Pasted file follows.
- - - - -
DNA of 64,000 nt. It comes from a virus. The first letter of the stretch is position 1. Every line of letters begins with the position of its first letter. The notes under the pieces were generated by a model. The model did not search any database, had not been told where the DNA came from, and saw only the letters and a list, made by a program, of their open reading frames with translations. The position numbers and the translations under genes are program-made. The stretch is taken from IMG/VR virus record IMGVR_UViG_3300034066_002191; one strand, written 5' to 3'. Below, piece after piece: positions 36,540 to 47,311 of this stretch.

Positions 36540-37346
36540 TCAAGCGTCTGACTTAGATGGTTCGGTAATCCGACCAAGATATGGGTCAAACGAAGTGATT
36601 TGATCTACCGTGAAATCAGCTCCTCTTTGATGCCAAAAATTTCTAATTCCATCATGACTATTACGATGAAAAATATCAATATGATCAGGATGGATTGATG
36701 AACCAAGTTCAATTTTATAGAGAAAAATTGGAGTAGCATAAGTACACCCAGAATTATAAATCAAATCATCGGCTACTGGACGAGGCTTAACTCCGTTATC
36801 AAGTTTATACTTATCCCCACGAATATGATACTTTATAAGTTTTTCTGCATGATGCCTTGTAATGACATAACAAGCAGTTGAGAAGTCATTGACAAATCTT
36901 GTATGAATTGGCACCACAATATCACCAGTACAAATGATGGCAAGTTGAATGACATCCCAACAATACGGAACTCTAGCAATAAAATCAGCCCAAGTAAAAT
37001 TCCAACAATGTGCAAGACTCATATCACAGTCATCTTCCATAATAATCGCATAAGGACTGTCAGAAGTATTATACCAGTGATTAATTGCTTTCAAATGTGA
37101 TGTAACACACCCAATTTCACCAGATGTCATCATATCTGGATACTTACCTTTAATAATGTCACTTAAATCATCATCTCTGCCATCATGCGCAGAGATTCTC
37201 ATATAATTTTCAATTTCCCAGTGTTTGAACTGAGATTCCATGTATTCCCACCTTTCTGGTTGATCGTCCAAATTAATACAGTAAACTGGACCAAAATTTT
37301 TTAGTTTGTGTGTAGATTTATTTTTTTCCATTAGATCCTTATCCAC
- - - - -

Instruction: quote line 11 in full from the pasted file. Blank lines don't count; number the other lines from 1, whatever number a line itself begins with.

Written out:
37301 TTAGTTTGTGTGTAGATTTATTTTTTTCCATTAGATCCTTATCCAC